By Donna Griffin
Chapter Climate Team
For seven years, carmaker Volkswagen sold its turbocharged direct injection as a “clean diesel” that met U.S. vehicle emissions standards. But Volkswagen had a dirty secret — it had intentionally programmed the computer systems in this engine to disable emission controls under normal use and to turn on emission controls only when the vehicle was being tested. Without pollution control, these vehicles belched out up to 40 times the standard for oxides of nitrogen (NOx) as they cruised New Mexico highways.
In 2015, the EPA sued VW. In 2016, the Department of Justice settled the EPA claims against the German automaker, requiring VW to invest $2.9 billion in a trust to fund projects that reduce diesel emissions. New Mexico’s share of the fund is $18 million.
The consent decree required each state to get a “Beneficiary Mitigation Plan” approved. The New Mexico Environment Department prepared the draft plan in April and provided a comment period.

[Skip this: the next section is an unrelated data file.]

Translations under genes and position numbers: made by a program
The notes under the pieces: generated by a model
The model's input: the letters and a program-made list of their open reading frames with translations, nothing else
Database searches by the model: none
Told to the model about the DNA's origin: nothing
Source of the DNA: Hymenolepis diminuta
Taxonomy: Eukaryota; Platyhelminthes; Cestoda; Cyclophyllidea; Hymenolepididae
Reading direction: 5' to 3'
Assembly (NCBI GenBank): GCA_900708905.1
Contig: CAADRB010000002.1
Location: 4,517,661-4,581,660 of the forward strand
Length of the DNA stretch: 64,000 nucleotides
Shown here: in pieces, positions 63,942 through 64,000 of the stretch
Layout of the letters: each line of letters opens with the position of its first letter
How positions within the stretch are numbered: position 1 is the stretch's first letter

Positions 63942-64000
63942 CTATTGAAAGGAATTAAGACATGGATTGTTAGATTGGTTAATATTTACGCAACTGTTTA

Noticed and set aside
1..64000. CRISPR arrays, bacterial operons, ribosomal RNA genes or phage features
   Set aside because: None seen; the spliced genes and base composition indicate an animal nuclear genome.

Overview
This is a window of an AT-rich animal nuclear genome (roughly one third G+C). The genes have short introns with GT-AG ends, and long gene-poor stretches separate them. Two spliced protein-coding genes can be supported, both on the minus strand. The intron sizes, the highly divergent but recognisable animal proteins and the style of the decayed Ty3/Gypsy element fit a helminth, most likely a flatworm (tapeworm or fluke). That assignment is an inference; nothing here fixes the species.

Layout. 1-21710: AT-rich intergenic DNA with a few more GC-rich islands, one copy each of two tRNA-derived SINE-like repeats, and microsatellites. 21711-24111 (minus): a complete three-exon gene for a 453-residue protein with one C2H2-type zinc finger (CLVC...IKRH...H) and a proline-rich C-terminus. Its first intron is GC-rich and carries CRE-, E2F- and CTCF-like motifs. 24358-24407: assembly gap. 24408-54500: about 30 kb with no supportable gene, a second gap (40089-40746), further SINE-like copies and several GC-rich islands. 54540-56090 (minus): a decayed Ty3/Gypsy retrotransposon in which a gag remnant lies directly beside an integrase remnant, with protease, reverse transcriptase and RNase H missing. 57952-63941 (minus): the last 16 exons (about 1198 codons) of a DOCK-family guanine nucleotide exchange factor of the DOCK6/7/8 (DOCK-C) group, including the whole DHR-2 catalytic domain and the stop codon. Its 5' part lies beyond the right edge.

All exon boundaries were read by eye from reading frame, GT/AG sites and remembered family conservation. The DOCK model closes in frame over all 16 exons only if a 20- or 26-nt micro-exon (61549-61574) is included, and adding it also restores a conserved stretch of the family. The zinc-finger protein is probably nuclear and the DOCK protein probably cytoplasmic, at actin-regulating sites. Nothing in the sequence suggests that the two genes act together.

The draft plan called for 15% of the funds to be spent on electric-vehicle infrastructure and 70% to be spent on replacing or retrofitting older diesel heavy-duty vehicles such as solid-waste trucks and school buses with new diesel engines. The Environment Department reasoned that the EPA-revised emission standards for diesel after 2007 ensured that newer diesel engines will be less polluting. The plan calls for 44 new diesel school buses and 4 electric school buses.
The Rio Grande Chapter commented on the draft plan, noting that the fund was intended to support programs that mitigate and reduce emissions of NOx. To maximize the effect of the fund, the Chapter strongly recommended that the Environment Department shift its goal in the draft plan to focus on funding projects that replace older diesel-fueled engines with electric powertrains. Diesel engines should not be replaced with diesel engines as the draft plan proposed, because, though “cleaner,” the new diesels still emit NOx and other pollutants and burn climate-damaging fossil fuels.
The Rio Grande Chapter joined a number of organizations asking that the Environment Department focus on projects that further electrification of transportation in New Mexico and suggested that the fund should prioritize the purchase of electric buses, focusing on school buses to protect the health of New Mexico’s children.